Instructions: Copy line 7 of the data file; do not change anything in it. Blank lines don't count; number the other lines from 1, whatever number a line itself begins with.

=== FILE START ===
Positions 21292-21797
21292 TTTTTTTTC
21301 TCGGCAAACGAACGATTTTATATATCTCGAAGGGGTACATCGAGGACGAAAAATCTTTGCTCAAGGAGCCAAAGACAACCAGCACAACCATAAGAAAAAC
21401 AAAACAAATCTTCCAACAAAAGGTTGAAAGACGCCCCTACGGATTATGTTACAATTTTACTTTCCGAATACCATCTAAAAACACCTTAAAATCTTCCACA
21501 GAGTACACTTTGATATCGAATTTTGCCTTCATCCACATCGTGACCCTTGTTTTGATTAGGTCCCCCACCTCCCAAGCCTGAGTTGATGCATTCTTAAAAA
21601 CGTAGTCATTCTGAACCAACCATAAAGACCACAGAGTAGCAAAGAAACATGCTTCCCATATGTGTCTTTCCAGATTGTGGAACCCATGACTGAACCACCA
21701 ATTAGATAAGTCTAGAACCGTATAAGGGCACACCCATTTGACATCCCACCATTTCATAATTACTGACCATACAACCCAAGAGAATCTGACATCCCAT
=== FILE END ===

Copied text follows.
21701 ATTAGATAAGTCTAGAACCGTATAAGGGCACACCCATTTGACATCCCACCATTTCATAATTACTGACCATACAACCCAAGAGAATCTGACATCCCAT